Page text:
South Korea has long promoted a sense of ethnic and cultural homogeneity, but the macro economic and political changes and a substantial increase in the numbers of immigrants, both non-ethnic Koreans and ethnic Koreans from abroad, has irreversibly altered the cultural and demographic makeup of the country. These structural changes have precipitated a new discourse on Korean national belonging and “Koreaness.” But how, exactly, has the increase in immigrants – co-ethnics and non-ethnically Korean peoples alike – changed what it means to be Korean? What can the re-socialization experiences of new comers tell us about changes and variations in contemporary South Korean ethnic and national identity?
Given their unique status as Korean nationals who bear the right to citizenship in the Republic of Korea, there is much to learn from the resettlement experiences of South Korea’s 30,000+ North Korean migrants. Do the national identities of Korean migrants change upon resettlement? How much do their prior experiences matter, if they matter at all? Do migrants learn from their new environment in South Korea, or do they resist change? What can the resettlement of North Korean migrants elsewhere tell us? This conference seeks to provide answers – some concrete, others preliminary – to these questions.
Austin BuHeung Hyeon is a senior at Columbia University. He is originally from the Democratic People’s Republic of Korea, more commonly known as North Korea. Humbled and honored to be the first student of North Korean descent to attend Columbia, Austin carries a sense of responsibility in making known the resilient narrative of his fellow North Koreans. After graduating, Austin looks forward to playing a role in shaping policies related to NK affairs.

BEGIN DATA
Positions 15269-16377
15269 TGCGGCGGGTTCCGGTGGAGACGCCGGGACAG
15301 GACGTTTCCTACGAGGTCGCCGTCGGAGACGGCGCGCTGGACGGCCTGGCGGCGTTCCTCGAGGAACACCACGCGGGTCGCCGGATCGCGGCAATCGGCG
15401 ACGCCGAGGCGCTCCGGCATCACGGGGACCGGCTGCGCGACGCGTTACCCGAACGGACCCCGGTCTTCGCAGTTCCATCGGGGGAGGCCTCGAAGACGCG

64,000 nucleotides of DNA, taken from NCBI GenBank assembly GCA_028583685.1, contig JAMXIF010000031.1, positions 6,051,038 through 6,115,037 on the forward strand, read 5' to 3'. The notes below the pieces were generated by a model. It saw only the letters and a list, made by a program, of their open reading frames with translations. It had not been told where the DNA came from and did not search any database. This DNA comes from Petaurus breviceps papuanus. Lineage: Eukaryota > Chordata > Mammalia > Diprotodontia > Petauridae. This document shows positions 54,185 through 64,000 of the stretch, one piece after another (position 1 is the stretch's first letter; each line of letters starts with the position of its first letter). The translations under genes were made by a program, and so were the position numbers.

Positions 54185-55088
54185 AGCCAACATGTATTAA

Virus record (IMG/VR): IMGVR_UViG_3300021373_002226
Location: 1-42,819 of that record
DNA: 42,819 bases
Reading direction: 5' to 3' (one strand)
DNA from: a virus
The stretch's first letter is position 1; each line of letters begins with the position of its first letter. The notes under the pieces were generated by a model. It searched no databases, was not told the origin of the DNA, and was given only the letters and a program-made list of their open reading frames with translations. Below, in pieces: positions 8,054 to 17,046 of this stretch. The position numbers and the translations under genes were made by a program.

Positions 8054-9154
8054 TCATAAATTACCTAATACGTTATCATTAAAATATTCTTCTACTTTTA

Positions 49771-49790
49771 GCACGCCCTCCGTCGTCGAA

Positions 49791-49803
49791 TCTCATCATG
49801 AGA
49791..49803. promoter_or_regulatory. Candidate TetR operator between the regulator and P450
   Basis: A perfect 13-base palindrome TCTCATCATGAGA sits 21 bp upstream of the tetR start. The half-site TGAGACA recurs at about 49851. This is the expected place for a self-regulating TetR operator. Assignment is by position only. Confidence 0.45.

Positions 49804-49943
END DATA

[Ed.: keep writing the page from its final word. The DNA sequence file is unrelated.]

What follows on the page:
Christopher Green is the former Manager of Intl’ Affairs for Daily NK and a PhD candidate at Leiden University. His research interests span the socio-political economy, ideology and mediascape of the two Koreas. He has written for The Guardian and Al Jazeera, and interviewed by the BBC, Reuters, and CNN.
Steven Denny is a PhD candidate at the University of Toronto. His research focuses on the variations in South Korean political attitudes and social identities with a focus on intergenerational changes and the rise of a ‘new’ nationalism among young South Koreans. He is also a columnist for The Diplomat.
Jack Kim is the founder of HanVoice, Canada’s largest organisation advocating for improved human rights in North Korea. He holds a MSc in Foreign Service from Georgetown University and a LLB from Osgoode Hall Law School.
Associate Professor Yoonkyung Lee is a political sociologist studying labor politics, social movements, and political representation at the University of Toronto. Her research probes how socially marginalized actors such as labor mobilize to gain a social and political voice and how they interact with civil society and political institutions.
Sponsored by: VUSAC’s Academic and Professional Development Committee, Asian Institute, Centre for the Study of Korea, CASSU, ASSU, and UTSU
15 March at 16:00–18:00
150 Charles Street W, Toronto, Ontario M5S 1K9
*Please also register on our eventbrite page: https://